SANTIAGO (Reuters) - Conservative Chilean President-Elect Sebastian Pinera will present a proposal to reform the country’s pension system to Congress in the first half of 2018, one of his future ministers said in an interview published on Saturday.
Nicolás Monckeberg, who will assume the role of Labor and Social Security minister when Pinera and his cabinet take office on March 11, told newspaper La Tercera that low pension payments and an aging population meant the private system, which has served as a model for many countries, requires urgent changes.
“It is an obligation and a moral duty to present a pension reform,” Monckeberg said. “We expect to do it in the first half of this year.”
During last year’s campaign, Pinera - a billionaire who served as president from 2010-2014 - promised to strengthen the system through a $700 million boost to the state’s annual contributions, along with increases in employer contributions and incentives for workers to delay retirement.
Monckeberg said the proposal would incorporate some elements of a reform plan presented by outgoing socialist President Michelle Bachelet, including measures to increase competition between private pension fund administrators, known as AFPs.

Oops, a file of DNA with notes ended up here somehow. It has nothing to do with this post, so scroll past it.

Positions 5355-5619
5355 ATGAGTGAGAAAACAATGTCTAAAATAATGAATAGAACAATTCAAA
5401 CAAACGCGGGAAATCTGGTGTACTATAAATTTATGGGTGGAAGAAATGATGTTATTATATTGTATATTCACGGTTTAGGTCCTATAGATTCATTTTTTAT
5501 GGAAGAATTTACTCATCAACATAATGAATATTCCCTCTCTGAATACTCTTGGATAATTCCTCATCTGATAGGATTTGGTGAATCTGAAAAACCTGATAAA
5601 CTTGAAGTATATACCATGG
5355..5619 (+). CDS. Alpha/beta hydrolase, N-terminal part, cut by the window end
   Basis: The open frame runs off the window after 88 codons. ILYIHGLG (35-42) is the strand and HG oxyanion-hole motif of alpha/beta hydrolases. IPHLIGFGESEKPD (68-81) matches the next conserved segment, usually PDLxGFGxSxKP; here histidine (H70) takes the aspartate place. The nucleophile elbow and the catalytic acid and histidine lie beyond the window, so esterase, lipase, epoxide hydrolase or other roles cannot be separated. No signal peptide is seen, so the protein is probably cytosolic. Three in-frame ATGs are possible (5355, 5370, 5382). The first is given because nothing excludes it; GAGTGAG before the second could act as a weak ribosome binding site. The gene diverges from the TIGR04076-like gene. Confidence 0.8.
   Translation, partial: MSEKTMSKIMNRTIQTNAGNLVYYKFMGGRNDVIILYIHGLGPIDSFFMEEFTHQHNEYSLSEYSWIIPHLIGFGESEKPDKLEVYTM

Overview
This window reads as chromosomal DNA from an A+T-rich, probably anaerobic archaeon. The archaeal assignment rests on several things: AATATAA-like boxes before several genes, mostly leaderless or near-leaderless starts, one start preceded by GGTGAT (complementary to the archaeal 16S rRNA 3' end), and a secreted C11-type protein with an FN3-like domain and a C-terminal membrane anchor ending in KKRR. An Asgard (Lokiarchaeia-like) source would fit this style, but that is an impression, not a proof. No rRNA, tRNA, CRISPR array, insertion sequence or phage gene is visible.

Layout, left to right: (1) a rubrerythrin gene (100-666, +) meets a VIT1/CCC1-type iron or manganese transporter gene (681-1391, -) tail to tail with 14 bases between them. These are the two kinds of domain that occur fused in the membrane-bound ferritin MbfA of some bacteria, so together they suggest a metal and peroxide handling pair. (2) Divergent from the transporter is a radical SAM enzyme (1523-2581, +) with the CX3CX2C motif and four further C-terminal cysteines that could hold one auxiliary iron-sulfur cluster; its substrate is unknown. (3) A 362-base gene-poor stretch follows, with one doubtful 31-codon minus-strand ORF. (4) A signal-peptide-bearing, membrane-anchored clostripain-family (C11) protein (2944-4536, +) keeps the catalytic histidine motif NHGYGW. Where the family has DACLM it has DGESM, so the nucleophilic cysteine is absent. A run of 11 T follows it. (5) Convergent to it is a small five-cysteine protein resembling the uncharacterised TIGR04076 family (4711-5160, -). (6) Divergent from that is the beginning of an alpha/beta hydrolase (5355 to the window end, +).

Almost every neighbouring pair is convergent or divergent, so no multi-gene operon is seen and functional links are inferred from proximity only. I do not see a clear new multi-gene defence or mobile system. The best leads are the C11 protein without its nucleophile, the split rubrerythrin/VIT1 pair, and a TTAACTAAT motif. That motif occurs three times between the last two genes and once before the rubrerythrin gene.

The pension system of individual contributions through AFPs was launched during the dictatorship of Augusto Pinochet in the 1980s, and many retirees complain that payments are too small.
Chileans took to the streets on numerous occasions during Bachelet’s administration to demand improvements, and some advocated for the elimination of the private system through the “No More AFP” movement.
“The era of the ‘No More’ has passed and we should move on to the stage of ‘Yes More’ with positive proposals to increase pensions,” said Monckeberg, who said he was open to creating a state-run AFP to help boost competition.
Reporting by Felipe Iturrieta; Writing by Luc Cohen; Editing by Bill Trott